The Growth Experiment: How the New Tax Policy Is Transforming the U.S. Economy

By Lawrence Lindsey | Go to book overview

Chapter 14

Saving the Future

"What reason is there that he which laboreth much, and, sparing the fruits of his labor, consumeth little, should be charged more than he that living idly, getteth little and spendeth all he gets, seeing the one hath no more protection from the commonwealth than the other?"

—THOMAS HOBBES, Leviathan II, 1651

Setting aside resources from current consumption so that an economy can work smarter in the future is the key to rising standards of living. But setting aside resources is not free. It requires a sacrifice of current living standards, the process known as saving.

One of the iron laws of economy is that a society cannot, in the long run, invest more than it saves. At present we are investing more in the United States than we are saving only by borrowing from abroad. This extra investment is beneficial, but it is unlikely that foreigners will continue to lend to us indefinitely. Ultimately we must raise our national savings rate or reduce our rate of investment.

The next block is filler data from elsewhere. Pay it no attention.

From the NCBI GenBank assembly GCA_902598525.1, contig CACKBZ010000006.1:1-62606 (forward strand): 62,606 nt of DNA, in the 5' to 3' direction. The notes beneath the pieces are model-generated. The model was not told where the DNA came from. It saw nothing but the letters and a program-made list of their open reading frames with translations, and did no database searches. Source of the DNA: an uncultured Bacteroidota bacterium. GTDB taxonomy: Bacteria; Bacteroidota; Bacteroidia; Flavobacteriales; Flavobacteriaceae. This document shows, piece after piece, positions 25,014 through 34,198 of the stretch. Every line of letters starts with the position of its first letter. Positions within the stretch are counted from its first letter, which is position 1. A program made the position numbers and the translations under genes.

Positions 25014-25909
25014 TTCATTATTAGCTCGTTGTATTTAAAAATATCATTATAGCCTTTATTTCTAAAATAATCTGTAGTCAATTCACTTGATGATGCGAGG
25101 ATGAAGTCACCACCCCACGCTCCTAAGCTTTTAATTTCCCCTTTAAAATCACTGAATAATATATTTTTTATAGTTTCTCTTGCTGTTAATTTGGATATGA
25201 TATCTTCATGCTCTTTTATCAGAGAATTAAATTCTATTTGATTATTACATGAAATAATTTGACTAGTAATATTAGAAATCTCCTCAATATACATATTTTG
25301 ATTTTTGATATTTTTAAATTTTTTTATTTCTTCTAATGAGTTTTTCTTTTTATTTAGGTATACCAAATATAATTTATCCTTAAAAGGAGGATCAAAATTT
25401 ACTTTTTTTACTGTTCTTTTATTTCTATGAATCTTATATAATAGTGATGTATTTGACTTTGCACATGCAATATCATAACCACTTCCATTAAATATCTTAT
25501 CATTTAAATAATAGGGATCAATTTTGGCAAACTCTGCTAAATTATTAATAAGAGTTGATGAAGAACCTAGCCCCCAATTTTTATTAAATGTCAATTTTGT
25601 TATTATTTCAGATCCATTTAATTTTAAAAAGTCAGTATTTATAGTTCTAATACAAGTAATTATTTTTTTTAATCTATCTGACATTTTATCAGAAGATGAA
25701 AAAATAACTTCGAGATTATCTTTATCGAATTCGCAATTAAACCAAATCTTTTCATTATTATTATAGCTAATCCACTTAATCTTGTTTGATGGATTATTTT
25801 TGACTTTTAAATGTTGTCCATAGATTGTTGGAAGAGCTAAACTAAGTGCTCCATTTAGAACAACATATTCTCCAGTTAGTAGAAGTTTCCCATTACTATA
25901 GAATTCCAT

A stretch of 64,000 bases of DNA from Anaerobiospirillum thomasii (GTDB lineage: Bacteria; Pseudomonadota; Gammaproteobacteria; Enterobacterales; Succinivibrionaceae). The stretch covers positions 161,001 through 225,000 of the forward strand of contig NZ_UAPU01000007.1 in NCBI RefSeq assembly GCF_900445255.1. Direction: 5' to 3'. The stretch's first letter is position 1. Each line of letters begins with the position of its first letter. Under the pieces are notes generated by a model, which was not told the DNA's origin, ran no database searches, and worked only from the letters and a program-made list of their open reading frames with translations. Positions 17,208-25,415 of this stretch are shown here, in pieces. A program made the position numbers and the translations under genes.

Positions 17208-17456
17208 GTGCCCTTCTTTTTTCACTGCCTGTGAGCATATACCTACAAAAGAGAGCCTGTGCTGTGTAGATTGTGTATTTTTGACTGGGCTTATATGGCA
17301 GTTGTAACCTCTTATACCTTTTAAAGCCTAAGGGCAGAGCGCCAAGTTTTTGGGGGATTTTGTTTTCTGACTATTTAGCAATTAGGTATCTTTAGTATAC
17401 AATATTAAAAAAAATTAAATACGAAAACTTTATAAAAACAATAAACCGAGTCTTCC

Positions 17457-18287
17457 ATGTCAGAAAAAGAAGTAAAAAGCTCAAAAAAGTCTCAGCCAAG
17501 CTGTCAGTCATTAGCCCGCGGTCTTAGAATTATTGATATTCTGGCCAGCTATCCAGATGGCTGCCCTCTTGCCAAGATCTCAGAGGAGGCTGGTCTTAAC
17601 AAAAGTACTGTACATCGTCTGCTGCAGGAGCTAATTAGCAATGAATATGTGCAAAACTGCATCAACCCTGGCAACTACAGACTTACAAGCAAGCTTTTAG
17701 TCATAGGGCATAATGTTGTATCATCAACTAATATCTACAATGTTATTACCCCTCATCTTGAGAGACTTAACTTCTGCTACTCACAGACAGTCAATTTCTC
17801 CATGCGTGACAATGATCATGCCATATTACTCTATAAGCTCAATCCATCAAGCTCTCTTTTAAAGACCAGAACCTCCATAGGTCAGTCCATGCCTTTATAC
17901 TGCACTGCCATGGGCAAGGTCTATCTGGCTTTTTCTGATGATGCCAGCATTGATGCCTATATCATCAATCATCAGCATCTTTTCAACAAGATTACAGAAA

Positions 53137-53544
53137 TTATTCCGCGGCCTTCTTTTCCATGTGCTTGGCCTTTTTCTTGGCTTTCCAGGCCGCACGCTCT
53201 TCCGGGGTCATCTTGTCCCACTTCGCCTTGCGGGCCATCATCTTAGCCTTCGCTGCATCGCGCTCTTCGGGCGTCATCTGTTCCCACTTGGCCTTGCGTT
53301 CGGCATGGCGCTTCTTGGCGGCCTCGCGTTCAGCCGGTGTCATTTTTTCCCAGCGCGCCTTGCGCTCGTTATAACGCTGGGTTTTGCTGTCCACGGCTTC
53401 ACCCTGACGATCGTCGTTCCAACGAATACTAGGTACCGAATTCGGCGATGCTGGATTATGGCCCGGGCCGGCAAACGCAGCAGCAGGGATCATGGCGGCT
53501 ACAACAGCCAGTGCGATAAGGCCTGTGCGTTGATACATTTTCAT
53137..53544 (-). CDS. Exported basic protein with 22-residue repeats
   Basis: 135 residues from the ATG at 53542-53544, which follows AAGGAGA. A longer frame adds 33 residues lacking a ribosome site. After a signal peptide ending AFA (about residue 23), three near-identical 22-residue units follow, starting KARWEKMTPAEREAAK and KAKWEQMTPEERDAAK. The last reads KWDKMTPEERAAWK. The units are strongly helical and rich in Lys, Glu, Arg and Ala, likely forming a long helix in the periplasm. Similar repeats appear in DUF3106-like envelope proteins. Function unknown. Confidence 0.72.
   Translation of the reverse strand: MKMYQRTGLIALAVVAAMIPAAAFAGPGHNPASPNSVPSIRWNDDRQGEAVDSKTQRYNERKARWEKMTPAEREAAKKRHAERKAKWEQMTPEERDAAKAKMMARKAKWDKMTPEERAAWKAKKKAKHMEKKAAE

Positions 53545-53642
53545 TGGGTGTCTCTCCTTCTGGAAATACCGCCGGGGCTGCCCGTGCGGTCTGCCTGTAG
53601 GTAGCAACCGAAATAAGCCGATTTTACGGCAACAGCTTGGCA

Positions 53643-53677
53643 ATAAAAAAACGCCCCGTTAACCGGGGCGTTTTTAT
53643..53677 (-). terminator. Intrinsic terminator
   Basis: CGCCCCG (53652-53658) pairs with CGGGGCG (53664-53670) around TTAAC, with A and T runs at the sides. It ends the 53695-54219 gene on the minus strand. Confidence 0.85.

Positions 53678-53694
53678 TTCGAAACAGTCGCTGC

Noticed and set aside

The economics profession is quite clear that the national savings rate for the country must be raised. It is far less clear about how to do that. Most theories about why people save are based on the assumption that individuals save during what they regard as good times in order to prepare for hard times. People in their forties and fifties realize they are at their earnings peak and set money aside for retirement. Families also save for unusual expenses such as college education or illness. As a rule, however, the traditional motives for savings have been blunted

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